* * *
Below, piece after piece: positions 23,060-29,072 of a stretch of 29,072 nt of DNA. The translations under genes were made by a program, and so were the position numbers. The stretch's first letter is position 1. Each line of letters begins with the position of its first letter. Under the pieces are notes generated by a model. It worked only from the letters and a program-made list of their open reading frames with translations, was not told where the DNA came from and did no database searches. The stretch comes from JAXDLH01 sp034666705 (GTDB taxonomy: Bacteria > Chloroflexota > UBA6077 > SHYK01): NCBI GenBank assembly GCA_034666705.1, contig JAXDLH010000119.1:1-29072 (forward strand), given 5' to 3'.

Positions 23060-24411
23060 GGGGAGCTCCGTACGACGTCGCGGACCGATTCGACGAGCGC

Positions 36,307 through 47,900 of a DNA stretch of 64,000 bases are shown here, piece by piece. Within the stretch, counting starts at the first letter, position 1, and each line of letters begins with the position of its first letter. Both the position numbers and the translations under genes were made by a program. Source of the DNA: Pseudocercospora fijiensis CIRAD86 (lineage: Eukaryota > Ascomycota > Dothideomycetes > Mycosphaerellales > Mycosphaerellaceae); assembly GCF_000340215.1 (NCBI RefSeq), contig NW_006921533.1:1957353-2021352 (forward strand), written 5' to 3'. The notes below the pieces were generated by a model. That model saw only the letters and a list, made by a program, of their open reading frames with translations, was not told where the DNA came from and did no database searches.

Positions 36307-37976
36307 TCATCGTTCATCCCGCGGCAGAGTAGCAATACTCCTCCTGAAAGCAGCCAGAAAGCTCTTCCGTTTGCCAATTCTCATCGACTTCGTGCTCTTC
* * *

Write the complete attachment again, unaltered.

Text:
Below, piece after piece: positions 23,060-29,072 of a stretch of 29,072 nt of DNA. The translations under genes were made by a program, and so were the position numbers. The stretch's first letter is position 1. Each line of letters begins with the position of its first letter. Under the pieces are notes generated by a model. It worked only from the letters and a program-made list of their open reading frames with translations, was not told where the DNA came from and did no database searches. The stretch comes from JAXDLH01 sp034666705 (GTDB taxonomy: Bacteria > Chloroflexota > UBA6077 > SHYK01): NCBI GenBank assembly GCA_034666705.1, contig JAXDLH010000119.1:1-29072 (forward strand), given 5' to 3'.

Positions 23060-24411
23060 GGGGAGCTCCGTACGACGTCGCGGACCGATTCGACGAGCGC

Positions 36,307 through 47,900 of a DNA stretch of 64,000 bases are shown here, piece by piece. Within the stretch, counting starts at the first letter, position 1, and each line of letters begins with the position of its first letter. Both the position numbers and the translations under genes were made by a program. Source of the DNA: Pseudocercospora fijiensis CIRAD86 (lineage: Eukaryota > Ascomycota > Dothideomycetes > Mycosphaerellales > Mycosphaerellaceae); assembly GCF_000340215.1 (NCBI RefSeq), contig NW_006921533.1:1957353-2021352 (forward strand), written 5' to 3'. The notes below the pieces were generated by a model. That model saw only the letters and a list, made by a program, of their open reading frames with translations, was not told where the DNA came from and did no database searches.

Positions 36307-37976
36307 TCATCGTTCATCCCGCGGCAGAGTAGCAATACTCCTCCTGAAAGCAGCCAGAAAGCTCTTCCGTTTGCCAATTCTCATCGACTTCGTGCTCTTC